Qantas is in the market for a new domestic business class seat to be fitted to its Airbus A320neo-family of jets due from late 2024, and the innovative Vantage Duo design from Thompson Aero Seating might be just the ticket.
Revealed overnight ahead of its debut at next week's 2022 Aircraft Interiors Expo in Hamburg, the Vantage Duo retains the beancounter-friendly two-across layout favoured for domestic and short-range international routes – essentially, flights up to five or six hours, where there’s less demand or justification for a fully lie-flat bed and the significant amount of real estate it requires.
However, the Vantage Duo goes beyond the current conventions of domestic business class with a deep ‘zero-gravity principle’ recline which Thompson describes as an “immersive relaxed position… where research into the relationship between posture and pressure has established the most comfortable position possible, other than lying flat.”
“Suspending the passenger in a neutral posture increases the feeling of weightlessness, allowing deep relaxation and comfort, taking pressure off the heart and allowing a stress-free position,” Thompson maintains.
“The seat kinematics have been carefully designed to ensure that the body is supported at all angles of recline.”
This includes a recline to 130 degrees, compared to a typical maximum of 110 degrees for your average business class seat – although the Vantage Duo demands a seat pitch of 41 inches, which is quite a bump from the current norms of 37” adopted by most airlines (including Qantas, on its workhorse Boeing 737 fleet).
The Vantage Duo is a counterpoint to Thompson’s more beguiling Vantage Solo, which sees just one lie-flat seat either side of the aisle with the option of sliding privacy doors; the Vantage Solo is already flying as JetBlue’s A321LR Mint business class.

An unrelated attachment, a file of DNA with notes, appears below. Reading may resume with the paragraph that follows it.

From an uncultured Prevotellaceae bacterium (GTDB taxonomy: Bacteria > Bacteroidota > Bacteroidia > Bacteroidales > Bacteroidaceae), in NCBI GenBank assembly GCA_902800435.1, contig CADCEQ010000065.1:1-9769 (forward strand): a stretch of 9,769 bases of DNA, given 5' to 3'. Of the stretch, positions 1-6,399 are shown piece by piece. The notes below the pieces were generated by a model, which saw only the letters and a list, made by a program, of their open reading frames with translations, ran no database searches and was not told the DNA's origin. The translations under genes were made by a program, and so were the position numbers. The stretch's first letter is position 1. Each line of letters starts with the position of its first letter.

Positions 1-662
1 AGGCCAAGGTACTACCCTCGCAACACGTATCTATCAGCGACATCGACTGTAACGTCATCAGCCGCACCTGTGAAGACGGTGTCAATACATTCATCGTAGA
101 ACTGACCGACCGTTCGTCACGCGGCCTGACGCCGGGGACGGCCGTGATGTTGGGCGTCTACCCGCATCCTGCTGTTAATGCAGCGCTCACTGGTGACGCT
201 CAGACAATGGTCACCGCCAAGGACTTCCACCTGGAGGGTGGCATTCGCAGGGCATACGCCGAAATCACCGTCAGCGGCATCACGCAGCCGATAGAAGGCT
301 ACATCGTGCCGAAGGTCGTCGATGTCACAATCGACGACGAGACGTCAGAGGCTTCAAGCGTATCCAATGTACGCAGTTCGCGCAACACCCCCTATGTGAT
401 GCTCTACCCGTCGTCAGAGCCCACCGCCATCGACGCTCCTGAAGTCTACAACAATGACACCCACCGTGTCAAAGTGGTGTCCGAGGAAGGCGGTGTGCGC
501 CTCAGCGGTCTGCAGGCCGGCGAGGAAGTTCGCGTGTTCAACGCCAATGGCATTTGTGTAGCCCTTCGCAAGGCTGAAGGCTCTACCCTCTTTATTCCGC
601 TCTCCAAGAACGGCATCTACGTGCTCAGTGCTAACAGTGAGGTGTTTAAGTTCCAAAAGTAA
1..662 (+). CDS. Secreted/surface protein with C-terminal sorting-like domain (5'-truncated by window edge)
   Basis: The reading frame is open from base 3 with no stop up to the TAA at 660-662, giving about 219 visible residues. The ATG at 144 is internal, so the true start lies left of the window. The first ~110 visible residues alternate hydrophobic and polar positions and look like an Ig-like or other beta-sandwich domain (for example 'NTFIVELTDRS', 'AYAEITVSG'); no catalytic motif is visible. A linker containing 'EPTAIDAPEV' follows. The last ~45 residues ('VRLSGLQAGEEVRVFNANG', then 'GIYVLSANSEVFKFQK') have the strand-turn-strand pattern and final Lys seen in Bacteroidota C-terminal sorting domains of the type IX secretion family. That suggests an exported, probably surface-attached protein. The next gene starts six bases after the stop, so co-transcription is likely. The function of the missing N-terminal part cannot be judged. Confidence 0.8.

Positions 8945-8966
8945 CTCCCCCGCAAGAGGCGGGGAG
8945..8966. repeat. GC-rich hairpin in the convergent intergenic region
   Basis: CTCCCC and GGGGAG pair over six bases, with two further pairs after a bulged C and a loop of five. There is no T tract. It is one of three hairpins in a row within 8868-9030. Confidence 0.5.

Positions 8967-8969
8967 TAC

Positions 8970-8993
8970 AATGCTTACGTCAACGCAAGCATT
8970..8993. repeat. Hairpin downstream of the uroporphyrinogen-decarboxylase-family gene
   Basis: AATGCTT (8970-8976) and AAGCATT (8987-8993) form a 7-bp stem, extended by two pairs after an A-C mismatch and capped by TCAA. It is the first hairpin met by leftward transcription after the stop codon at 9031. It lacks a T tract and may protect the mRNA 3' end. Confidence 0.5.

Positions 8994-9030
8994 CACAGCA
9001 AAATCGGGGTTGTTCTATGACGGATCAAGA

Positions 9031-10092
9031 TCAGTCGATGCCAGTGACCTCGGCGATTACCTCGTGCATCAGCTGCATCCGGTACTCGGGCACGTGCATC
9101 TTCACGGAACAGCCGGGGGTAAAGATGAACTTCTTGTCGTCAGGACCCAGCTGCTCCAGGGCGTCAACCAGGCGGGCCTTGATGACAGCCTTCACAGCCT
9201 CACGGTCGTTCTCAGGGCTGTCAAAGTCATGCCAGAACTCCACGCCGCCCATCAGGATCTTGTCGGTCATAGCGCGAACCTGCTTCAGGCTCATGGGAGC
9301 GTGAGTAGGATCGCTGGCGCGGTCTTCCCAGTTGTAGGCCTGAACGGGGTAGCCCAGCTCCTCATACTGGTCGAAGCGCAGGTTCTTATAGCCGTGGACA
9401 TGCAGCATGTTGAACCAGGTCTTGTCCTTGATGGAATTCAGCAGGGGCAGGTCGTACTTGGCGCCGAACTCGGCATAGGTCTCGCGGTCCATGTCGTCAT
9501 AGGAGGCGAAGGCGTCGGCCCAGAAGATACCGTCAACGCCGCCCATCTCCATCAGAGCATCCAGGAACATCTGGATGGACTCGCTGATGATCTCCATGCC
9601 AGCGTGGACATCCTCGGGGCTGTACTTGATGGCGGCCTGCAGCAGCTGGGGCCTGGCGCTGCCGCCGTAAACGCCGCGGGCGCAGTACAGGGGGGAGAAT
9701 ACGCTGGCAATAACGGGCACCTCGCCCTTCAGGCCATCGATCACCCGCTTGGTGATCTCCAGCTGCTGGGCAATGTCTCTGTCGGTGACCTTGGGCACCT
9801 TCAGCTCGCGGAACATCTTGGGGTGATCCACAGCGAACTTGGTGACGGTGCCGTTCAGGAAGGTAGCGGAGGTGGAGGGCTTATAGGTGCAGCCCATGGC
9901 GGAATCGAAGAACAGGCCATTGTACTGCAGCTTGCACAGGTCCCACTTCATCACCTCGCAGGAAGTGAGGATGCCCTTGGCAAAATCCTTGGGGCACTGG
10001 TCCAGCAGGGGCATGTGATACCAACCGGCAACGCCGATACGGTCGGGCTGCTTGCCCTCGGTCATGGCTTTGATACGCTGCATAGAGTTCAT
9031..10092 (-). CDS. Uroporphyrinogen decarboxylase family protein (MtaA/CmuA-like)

“The fast-emerging mid-to-long-range single-aisle market means that passengers want greater comfort and privacy but not necessarily a fully flat seat such as the Vantage Solo,” explains Andy Morris, Vice-President Commercial for Thompson Aero Seating.
“The Vantage Duo offers exceptional comfort and a very marketable seating option, with the same number of passengers as traditional business class seating.”
The fixed back of each Vantage Duo seat ensures that travellers don’t recline into the personal space of the passenger behind them.
Thompson says the Vantage Duo’s development began with the passenger “placed in the most comfortable position possible, and the seat was then designed and engineered around them.”
The long list of creature comforts built into the Vantage Duo includes handy storage areas dotted around the seat, wireless device charging and a 16” video screen.
But the window seat is the place to be, with those Vantage Duo seats gaining a convenient benchtop area.
“Our aim was simple,” Morris states: “Greater comfort in the same space, which we have achieved through our many years of experience in design and engineering innovation. The result: no loss of density, no increase in weight, just greater comfort, space, and recline for the passenger.”
Qantas’ current Business Suite for the Airbus A330, Boeing 787 and now the Airbus A380 is based on Thompson’s Vantage XL platform.
A spokesperson for Thompson confirmed to Executive Traveller the company has already begun “initial discussions” with some airlines, with the aim of seeing the Vantage Duo take wing by the end of 2024.
Qantas has already revealed that its first wave of Airbus A320neo-series jets – the A321XLR – will feature 20 business class seats, which is more likely to arrive as five rows of 2-2- seating than ten rows of 1-1 seats.
However, it’s expected Qantas will end up with two versions of its Airbus A320neo-family fleet: one for domestic routes and short-range overseas routes such as New Zealand, and another with fully flat beds in business class for the medium-range international routes to Asia – such as Singapore, Hong Kong, Bangkok, Jakarta and Manila – which are within the scope of the surprisingly long-legged single-aisle Airbus jet.